Option 2 would add a small new system on the northeast corner of the park (open to bikes or not, I’m not real clear on that- though it does seem that they want to grandfather in the informal trails north of Old Holgate Road, and that they intend them to be for less skilled bikers). The most notable thing about this proposal is allowing uphill only bike traffic on Wild Hawthorne Trail (there is no access currently). In exchange for that, bikes would lose uphill access to the Pioneer Orchard Trail. Very odd, I think. The stated goal is to provide a route that would allow hikers to avoid having to overtake uphill-bound cyclists. I love climbing that trail, and would really miss the opportunity to do so, even if I got the opportunity to climb Wild Hawthorne as a trade. Also, I’ve never been overtake by hikers on that trail (duh!) and don’t know what the heck they’re talking about. Hikers would lose access to some of the other trails that go from bottom to top (Mt. Hood and Cougar) so maybe that’s what they’re worried about.

Option 3 look like a great plan at first glance, but the proposal is vague enough to mean that we either

1. gain several new short trails and a new longer trail

Or

2. we’d lose access to the Pioneer Orchard Trail COMPLETELY!!! In exchange, we’d gain access to one connector trail in the northwest corner of the park (between Holgate and Elderberry, and Holgate and new trails down from the road). They’re apparently thinking about closing the Pioneer Orchard Trail down completely, in order to enlarge the Wildlife area.

To sum it up, the third option doesn’t explicitly state which of the new trails are multi-use, so they could all end up being hiker only (save one short connector that is clearly listed at Hiker/Biker), and it includes an “Option to remove P. Orchard Trail and enlarge wildlife refuge”. As this is the longest singletrack trail in the park, and the most fun, challenging climb and descent, this would be a great loss. These two factors make this option like a nice birthday cake with a cyanide pill inside- you could cut out a nice piece of cake, or you could accidentally cut out the piece of cake with the death pill. I wish they were more clear about this plan.

I wasn’t able to attend the meetings (I live closer to Forest Park, so it takes me quite a while to get over to the Powell Butte area), so I didn’t actually get to hear from the horse’s mouth what that plan would likely entail. I don’t know why they don’t come out and say clearly whether or not they’d close off the Pioneer Orchard Trail. But listing it as an option in this plan (the option isn’t in any of the opther plans) makes it seem like a strong possibility. Even though the Proposal is unclear about which of the new trails in the northwest corner would be open to bikes, we’d gain trail access in that part of the park, no matter what. So if the proposal didn’t mention closing Pioneer Orchard Trail, this would be the best option.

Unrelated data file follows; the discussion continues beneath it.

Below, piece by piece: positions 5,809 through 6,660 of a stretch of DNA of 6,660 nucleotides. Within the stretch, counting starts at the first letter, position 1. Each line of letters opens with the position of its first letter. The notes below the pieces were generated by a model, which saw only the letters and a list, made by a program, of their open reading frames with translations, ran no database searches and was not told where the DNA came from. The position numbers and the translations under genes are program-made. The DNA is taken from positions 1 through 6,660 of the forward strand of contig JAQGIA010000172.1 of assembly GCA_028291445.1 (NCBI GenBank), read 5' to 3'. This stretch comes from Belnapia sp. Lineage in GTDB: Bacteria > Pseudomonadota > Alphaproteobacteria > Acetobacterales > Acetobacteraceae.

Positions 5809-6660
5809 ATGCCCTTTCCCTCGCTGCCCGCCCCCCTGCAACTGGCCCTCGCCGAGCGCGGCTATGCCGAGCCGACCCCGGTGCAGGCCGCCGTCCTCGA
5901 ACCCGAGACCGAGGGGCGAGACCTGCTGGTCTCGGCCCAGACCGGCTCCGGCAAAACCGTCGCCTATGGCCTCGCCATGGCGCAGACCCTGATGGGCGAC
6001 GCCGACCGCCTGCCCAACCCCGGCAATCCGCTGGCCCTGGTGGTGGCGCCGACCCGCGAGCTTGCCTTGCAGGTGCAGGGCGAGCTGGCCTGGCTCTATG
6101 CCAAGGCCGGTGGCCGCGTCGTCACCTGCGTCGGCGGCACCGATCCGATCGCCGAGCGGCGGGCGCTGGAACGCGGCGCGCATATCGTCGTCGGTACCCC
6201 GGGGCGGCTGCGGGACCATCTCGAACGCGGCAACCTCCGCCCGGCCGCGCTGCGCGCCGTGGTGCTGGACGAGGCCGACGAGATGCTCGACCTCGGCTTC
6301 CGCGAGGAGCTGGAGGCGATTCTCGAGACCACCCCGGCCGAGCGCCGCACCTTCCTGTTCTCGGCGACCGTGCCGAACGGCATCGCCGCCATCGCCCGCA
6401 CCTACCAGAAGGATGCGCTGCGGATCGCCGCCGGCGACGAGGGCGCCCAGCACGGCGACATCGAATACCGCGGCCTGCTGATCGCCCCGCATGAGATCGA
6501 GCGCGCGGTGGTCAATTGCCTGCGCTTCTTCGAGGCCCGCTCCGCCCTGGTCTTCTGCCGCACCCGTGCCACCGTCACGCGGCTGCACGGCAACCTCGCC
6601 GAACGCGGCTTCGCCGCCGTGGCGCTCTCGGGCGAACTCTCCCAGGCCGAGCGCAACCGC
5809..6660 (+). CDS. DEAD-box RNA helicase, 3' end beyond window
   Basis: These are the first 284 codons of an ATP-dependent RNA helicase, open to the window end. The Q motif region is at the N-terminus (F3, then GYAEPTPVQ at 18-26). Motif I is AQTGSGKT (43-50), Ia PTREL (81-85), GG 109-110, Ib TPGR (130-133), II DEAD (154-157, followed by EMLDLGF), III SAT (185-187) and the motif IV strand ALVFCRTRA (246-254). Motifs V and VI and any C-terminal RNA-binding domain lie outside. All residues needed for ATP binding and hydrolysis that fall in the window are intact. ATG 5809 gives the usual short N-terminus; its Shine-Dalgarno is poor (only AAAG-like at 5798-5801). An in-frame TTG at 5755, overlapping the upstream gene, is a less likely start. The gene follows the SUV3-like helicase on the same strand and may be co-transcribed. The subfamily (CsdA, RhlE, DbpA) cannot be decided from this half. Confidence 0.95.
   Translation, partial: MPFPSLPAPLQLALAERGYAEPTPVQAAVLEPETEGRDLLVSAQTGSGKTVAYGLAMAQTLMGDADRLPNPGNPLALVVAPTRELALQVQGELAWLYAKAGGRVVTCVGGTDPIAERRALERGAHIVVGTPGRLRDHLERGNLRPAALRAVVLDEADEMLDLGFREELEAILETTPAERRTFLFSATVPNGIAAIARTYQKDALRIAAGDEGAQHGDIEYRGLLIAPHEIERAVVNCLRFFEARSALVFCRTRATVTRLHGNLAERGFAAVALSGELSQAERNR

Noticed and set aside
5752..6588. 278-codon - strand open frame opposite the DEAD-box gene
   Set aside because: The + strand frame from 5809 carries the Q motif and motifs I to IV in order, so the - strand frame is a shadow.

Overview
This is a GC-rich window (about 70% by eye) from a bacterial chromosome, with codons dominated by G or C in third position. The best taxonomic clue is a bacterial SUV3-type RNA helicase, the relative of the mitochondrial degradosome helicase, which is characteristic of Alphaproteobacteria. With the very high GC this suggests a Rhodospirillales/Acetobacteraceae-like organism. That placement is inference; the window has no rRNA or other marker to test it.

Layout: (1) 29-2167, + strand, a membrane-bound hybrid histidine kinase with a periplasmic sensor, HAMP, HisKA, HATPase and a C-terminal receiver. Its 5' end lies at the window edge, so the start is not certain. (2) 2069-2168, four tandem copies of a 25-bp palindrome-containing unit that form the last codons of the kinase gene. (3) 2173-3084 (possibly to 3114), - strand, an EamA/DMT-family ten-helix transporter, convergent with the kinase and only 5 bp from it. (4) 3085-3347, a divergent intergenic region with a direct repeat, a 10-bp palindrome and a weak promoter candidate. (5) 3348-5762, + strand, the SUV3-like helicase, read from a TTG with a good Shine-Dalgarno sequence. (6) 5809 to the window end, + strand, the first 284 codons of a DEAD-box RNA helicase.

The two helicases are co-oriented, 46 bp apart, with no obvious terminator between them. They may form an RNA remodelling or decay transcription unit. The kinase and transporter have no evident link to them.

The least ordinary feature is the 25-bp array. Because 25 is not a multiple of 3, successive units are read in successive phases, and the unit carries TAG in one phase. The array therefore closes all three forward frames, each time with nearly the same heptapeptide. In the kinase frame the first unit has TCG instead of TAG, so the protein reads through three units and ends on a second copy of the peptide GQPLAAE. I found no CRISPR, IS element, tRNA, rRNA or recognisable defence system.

I’m frustrated by this complication, and would appreciate anyone’s insight, especially if they’ve gone to a meeting and heard a more clear picture of what’s currently proposed.
Thanks!

Charley

Paul Johnson
Paul Johnson
14 years ago

Please let me know when it’s finalized so I can map the daylights out of it, since it looks like the detail map is missing detail.

Anonymous
Anonymous
14 years ago

While I support Mt. biking, I dislike that one of my favorite, and most accessible with out hauling in, trail riding areas (horses that is)is no longer viable because of the bikes on the trails. I have been riding my horses in this park for almost twenty years and now have to haul my horses elsewhere. It was great to bike out to the barn and train. I wish there could have been a compromise but its not safe any more. So, if the horses are gone then biking it is.

Victor
Victor
14 years ago

It is strange to think that the entire trail network on Powell Butte was originally made by motorcyclists. They used to ride in on the railroad tracks that we now know as the Springwater Trail and then cut up the South side of Powell Butte. I agree that the area must be preserved to a certain extent, but at the same time it seems to be in pretty good shape considering its history. I am curious as to what the outcome of this renovation will be.